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Why These Top Homebuilding Stocks Fell More Than 25% in March

By John Bromels - Apr 7, 2020 at 7:45PM

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Residential real estate values were at all-time highs, but it's an in-person business.

What happened

Shares of residential real estate developers NVR (NVR 4.69%)D.R. Horton (DHI 4.42%), and Meritage Homes (MTH 4.73%) tumbled more than 25% in March, according to data provided by S&P Global Market Intelligence. NVR, the parent company of Ryan Homes, saw its shares drop by 29.9%, while shares of D.R. Horton, the largest homebuilder in the U.S. by number of units sold, fell 36.2%. Meritage's stock was the worst performer of the three, falling 42.5% for the month.

These performances, while much worse than the S&P 500's drop of just 12.5%, were par for the course for the homebuilding sector. The S&P Homebuilders Select Industry Index dropped 38.4% for the month. All three have rebounded along with the broader stock market so far in April, but are still down between 25% and 35% for the year.

A wood frame home, under construction.

Image source: Getty Images.

So what

Like many stocks across many sectors, shares of homebuilders began a serious slide on March 10, as worries about the coronavirus' effect on the U.S. economy grew more pronounced. The fears came in spite of positive news from the real estate sector.

January and February had been banner months for the industry. That's unusual, since home sales tend to slow down in the winter months. But a number of companies posted better-than-expected sales numbers as a result of relatively warm weather. Mortgage rates had been steadily moving lower, sparking interest from potential first-time buyers.

But after the stock market's big sell-offs during the second week in March, both buyers and sellers were starting to get nervous. A study by the National Association of Realtors showed that more than one-third of Realtors surveyed reported sellers considering pulling their homes off the market, and nearly half reported a decrease in interest among buyers. 

That's hardly surprising. When the Dow Jones Industrial Average experiences its worst one-day point drop in history, potential buyers are going to worry about the impact on their savings. When layoffs start happening, as they did in March, those affected are going to put their big-ticket purchases on hold. Sellers know this, and also know that if demand dries up, they won't be able to get as much for their home as they planned, which is why they may consider pulling it off the market. Wall Street also knows this, and dumped shares of residential homebuilders -- which, of course, can't just pull their homes off the market and wait.

Another problem for homebuilders like NVR is that although the process of buying and selling a home can be partly done remotely (in fact, the entire thing could conceivably occur online and through the mail), it is usually handled in person. Real estate agents meet with clients to talk through their needs and to show them properties. Prospective buyers walk through model homes or homes for sale. Many buyers want to talk to potential neighbors, or walk around the block a bit.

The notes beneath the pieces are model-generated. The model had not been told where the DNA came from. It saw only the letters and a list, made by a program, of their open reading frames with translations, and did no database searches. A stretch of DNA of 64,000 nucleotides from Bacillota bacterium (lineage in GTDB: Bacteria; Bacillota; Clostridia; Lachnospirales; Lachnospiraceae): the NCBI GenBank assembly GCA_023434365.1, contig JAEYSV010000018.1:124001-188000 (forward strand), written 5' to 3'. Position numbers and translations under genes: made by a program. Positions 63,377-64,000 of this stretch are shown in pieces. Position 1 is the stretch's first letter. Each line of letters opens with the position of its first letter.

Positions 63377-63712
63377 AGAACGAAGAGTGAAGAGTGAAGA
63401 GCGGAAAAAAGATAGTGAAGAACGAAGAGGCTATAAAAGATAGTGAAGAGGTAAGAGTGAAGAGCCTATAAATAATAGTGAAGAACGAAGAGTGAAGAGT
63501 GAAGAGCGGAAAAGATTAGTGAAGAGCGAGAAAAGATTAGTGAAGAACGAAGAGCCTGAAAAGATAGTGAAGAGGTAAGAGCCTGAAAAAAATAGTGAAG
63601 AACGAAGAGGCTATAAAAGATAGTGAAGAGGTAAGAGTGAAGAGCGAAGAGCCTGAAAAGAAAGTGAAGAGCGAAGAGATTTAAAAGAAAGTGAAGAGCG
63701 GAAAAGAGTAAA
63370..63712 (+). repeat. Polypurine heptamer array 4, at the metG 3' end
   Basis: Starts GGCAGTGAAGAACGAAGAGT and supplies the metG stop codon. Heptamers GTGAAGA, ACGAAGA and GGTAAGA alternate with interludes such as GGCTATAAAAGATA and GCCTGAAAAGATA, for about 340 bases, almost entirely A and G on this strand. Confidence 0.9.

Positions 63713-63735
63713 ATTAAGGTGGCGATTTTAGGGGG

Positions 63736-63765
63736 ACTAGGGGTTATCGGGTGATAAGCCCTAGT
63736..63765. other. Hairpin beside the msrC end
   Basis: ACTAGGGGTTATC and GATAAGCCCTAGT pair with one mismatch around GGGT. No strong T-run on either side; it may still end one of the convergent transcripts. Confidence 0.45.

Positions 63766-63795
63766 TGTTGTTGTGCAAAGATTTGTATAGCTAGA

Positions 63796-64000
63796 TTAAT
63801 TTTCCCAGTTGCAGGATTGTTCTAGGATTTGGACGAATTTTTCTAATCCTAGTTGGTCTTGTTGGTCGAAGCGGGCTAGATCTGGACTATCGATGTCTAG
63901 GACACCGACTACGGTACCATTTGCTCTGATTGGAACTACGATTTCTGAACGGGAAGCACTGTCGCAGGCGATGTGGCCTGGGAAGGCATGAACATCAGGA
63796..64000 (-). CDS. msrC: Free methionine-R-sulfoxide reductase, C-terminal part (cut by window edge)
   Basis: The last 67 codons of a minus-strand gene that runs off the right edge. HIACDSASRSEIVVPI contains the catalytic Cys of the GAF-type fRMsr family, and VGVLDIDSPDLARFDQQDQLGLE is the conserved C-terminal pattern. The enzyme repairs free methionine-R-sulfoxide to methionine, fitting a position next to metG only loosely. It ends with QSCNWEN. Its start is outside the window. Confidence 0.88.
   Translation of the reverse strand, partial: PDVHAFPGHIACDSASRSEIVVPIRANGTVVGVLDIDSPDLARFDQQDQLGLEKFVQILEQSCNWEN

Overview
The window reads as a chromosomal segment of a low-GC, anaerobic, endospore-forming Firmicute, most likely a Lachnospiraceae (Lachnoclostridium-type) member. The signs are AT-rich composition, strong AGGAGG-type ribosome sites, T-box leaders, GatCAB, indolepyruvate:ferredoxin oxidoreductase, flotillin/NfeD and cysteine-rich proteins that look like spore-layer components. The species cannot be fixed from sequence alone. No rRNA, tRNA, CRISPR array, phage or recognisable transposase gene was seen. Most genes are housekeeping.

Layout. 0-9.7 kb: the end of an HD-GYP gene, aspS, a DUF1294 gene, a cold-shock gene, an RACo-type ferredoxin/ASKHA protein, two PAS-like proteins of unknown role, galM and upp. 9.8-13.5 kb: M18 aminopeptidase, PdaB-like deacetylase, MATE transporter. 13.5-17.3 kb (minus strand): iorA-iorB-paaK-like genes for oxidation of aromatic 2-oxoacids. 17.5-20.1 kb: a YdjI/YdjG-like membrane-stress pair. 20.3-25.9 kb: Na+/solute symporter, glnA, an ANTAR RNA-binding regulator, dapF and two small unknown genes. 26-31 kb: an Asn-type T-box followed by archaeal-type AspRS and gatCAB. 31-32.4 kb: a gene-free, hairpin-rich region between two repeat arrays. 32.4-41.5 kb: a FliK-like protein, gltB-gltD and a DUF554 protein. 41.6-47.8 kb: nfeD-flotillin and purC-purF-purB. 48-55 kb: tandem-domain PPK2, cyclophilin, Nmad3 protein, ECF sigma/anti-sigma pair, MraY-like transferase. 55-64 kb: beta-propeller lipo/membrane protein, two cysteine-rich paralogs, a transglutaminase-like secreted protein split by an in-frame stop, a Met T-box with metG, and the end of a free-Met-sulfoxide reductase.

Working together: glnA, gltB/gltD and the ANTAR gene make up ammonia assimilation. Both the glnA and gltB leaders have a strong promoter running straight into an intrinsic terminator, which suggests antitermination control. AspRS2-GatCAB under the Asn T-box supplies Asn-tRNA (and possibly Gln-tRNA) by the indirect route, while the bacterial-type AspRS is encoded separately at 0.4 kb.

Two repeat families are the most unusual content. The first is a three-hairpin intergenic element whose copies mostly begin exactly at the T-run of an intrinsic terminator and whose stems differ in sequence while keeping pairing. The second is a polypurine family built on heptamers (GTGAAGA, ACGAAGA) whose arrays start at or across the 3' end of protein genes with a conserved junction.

But the number of Americans under stay-at-home orders from their state governments steadily increased throughout the month of March. By March 31, more than two-thirds of all Americans were being told to stay inside. That number has since increased to more than 90%. That doesn't bode well for the all-important spring buying season.

Beyond touting virtual tours of their available home options on their websites and offering to set up remote meetings with prospective buyers, there was little the industry could do to keep things moving.

Now what

The handful of homebuilders that have reported earnings for January and February posted impressive numbers, as you might expect. But they also indicated in their comments that March was likely to be brutal, and that they had no idea what to expect for the rest of the year. A lot depends now on how quickly things get back to normal.

That, in turn, is going to depend on how soon the coronavirus pandemic peaks and then recedes, whether an effective treatment becomes available, whether there's a second wave of infections, and how soon a vaccine can be developed. Right now, nobody knows the answers to these questions. And until there's more clarity, investors may want to stay away from not just NVR, D.R. Horton, and Meritage Homes, but this entire sector as well. A better bet would be to focus on stocks that have clearer pathways to outperformance.

John Bromels has no position in any of the stocks mentioned. The Motley Fool owns shares of and recommends NVR. The Motley Fool recommends Meritage Homes. The Motley Fool has a disclosure policy.

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Stocks Mentioned

D.R. Horton, Inc. Stock Quote
D.R. Horton, Inc.
$78.23 (4.42%) $3.31
NVR, Inc. Stock Quote
NVR, Inc.
$4,390.00 (4.69%) $196.76
Meritage Homes Corporation Stock Quote
Meritage Homes Corporation
$87.23 (4.73%) $3.94

*Average returns of all recommendations since inception. Cost basis and return based on previous market day close.

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